By Terry Nicholls
Cooking outdoors was once only a summer activity shared with family and friends. Now more than half of Americans say they are cooking outdoors year round. Use these simple guidelines for grilling food safely to prevent harmful bacteria from multiplying and causing food-borne illness.
Completely defrost meat and poultry before grilling so it cooks more evenly. Use the refrigerator for slow, safe thawing or thaw sealed packages in cold water. You can microwave defrost if the food will be placed immediately on the grill.
Meat and poultry can be marinated for several hours or days to tenderize or add flavor. Be sure to marinate food in the refrigerator, not on the counter. If some of the marinade is to be used as a sauce on the cooked food, reserve a portion of the marinade before putting raw meat and poultry in it. However, if the marinade used on raw meat or poultry is to be reused, make sure to let it come to a boil first to destroy any harmful bacteria.
When carrying food to another location, keep it cold to minimize bacterial growth. Use an insulated cooler with sufficient ice or ice packs to keep the food at 40° F or below. Pack food right from the refrigerator into the cooler immediately before leaving home. Keep the cooler in the coolest part of the car.
4. Keep Cold Food Cold
When using a cooler, keep it out of the direct sun by placing it in the shade or shelter. Avoid opening the lid too often, which lets cold air out and warm air in. Pack beverages in one cooler & perishables in a separate cooler.
5. Keep Everything Clean
Be sure there are plenty of clean utensils and platters. To prevent food-borne illness, don't use the same platter and utensils for raw and cooked meat and poultry. Harmful bacteria present in raw meat and poultry and their juices can contaminate safely cooked food.
6. Cook Thoroughly
Cook food to a safe internal temperature to destroy harmful bacteria. Meat and poultry cooked on a grill often browns very fast on the outside. Use a food thermometer to be sure the food has reached a safe internal temperature. Whole poultry should reach 180° F; breasts, 170° F. Hamburgers made of ground beef should reach 160° F; ground poultry, 165° F. Beef, veal, and lamb steaks, roasts and chops can be cooked to 145° F. All cuts of pork should reach 160° F. NEVER partially grill meat or poultry and finish cooking later.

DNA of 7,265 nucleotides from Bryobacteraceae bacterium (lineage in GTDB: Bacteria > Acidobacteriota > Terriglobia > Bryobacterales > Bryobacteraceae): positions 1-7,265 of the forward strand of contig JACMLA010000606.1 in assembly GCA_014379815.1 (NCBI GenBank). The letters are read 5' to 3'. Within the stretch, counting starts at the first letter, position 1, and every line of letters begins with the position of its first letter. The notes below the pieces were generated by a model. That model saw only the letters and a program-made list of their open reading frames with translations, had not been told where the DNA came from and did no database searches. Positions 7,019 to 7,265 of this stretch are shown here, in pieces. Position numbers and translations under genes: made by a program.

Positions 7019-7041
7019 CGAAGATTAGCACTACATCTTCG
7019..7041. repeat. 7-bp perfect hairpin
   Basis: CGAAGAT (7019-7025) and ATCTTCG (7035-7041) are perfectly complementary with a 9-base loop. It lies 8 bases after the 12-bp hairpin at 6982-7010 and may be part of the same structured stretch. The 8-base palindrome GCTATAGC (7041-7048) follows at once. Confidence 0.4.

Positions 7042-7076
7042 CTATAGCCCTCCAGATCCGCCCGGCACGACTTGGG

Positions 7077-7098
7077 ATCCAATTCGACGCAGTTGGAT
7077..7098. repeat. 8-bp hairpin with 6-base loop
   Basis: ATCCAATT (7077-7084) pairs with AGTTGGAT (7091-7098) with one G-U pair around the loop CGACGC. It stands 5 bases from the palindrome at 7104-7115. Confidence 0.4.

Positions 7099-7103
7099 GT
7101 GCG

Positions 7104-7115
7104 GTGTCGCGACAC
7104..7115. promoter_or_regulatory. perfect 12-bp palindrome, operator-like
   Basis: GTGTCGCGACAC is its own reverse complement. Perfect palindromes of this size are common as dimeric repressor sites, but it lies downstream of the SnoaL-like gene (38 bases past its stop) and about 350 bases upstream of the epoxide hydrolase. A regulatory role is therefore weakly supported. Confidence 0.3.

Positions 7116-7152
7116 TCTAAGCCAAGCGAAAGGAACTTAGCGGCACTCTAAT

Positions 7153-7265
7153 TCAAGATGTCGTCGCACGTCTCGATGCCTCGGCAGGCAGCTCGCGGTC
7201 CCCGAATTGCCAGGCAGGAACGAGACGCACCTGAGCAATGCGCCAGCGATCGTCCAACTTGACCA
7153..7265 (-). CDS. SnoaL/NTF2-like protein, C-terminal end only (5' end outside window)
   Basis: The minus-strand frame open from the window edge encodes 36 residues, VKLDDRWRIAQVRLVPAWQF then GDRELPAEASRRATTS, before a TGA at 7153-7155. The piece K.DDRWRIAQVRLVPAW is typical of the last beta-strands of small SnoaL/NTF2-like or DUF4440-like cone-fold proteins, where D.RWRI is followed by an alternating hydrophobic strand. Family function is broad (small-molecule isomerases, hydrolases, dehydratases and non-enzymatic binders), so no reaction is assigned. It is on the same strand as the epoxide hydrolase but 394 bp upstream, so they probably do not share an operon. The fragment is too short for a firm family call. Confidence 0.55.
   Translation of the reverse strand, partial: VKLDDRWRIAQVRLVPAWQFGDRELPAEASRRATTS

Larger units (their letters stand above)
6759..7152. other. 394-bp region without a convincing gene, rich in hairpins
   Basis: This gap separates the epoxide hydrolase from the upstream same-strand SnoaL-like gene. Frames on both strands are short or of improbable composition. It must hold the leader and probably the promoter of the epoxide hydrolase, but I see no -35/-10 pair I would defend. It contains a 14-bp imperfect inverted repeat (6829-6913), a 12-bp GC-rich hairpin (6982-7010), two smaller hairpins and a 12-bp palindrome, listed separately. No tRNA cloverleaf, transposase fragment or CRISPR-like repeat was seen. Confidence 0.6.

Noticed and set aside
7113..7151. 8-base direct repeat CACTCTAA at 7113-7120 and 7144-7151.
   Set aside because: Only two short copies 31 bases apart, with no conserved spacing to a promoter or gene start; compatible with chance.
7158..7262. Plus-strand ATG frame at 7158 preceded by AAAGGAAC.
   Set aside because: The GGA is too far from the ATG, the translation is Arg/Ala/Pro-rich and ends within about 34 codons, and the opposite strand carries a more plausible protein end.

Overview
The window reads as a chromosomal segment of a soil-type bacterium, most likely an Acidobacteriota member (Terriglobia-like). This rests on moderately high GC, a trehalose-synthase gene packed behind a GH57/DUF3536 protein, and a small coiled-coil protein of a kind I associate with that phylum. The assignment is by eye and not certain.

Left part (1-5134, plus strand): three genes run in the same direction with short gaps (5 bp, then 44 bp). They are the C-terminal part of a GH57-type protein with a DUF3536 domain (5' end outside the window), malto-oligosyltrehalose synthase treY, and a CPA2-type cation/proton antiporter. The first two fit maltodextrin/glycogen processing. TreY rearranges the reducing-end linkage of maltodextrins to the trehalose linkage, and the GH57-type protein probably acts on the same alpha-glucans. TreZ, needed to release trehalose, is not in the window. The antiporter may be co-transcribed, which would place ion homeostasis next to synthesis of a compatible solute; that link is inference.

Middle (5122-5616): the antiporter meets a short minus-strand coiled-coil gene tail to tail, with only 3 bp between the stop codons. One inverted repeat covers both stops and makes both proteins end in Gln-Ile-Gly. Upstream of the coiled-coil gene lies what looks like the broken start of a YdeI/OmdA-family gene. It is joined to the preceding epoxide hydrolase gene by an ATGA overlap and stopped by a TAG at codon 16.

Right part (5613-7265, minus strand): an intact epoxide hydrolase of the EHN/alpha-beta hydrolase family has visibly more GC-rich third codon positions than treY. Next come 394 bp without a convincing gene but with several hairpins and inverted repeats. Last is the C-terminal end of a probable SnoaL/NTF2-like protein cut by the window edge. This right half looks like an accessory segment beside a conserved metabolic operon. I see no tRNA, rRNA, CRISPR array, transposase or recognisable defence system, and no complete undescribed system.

7. Keep Hot Food Hot
After cooking meat and poultry on the grill, keep it hot until served -- at 140° F or warmer. Keep cooked meats hot by setting them to the side of the grill rack, not directly over the coals where they could overcook. At home, the cooked meat can be kept hot in a warm oven (approximately 200° F), in a chafing dish or slow cooker, or on a warming tray.
8. Serving Safely
When taking food off the grill, use a clean platter. Don't put cooked food on the same platter that held raw meat or poultry. Any harmful bacteria present in the raw meat juices could contaminate safely cooked food.
9. Safe Smoking
Smoking is done much more slowly than grilling, so less tender meats benefit from this method, and a natural smoke flavoring permeates the meat. The temperature in the smoker should be maintained at 250° F to 300° F for safety. Use a food thermometer to be sure the food has reached a safe internal temperature.
10. Pit Roasting
Cooking may require 10 to 12 hours or more and is difficult to estimate. A meat thermometer must be used to determine the meat's safety and doneness. There are many variables such as outdoor temperature, the size and thickness of the meat, and how fast the coals are cooking.
Copyright (c) Terry Nicholls. All Rights Reserved.
About The Author
Terry Nicholls is the author of the eBook "Food Safety: Protecting Your Family From Food Poisoning". For more tips like these, and to learn more about his book, visit his website at http://tinyurl.com/3fr2t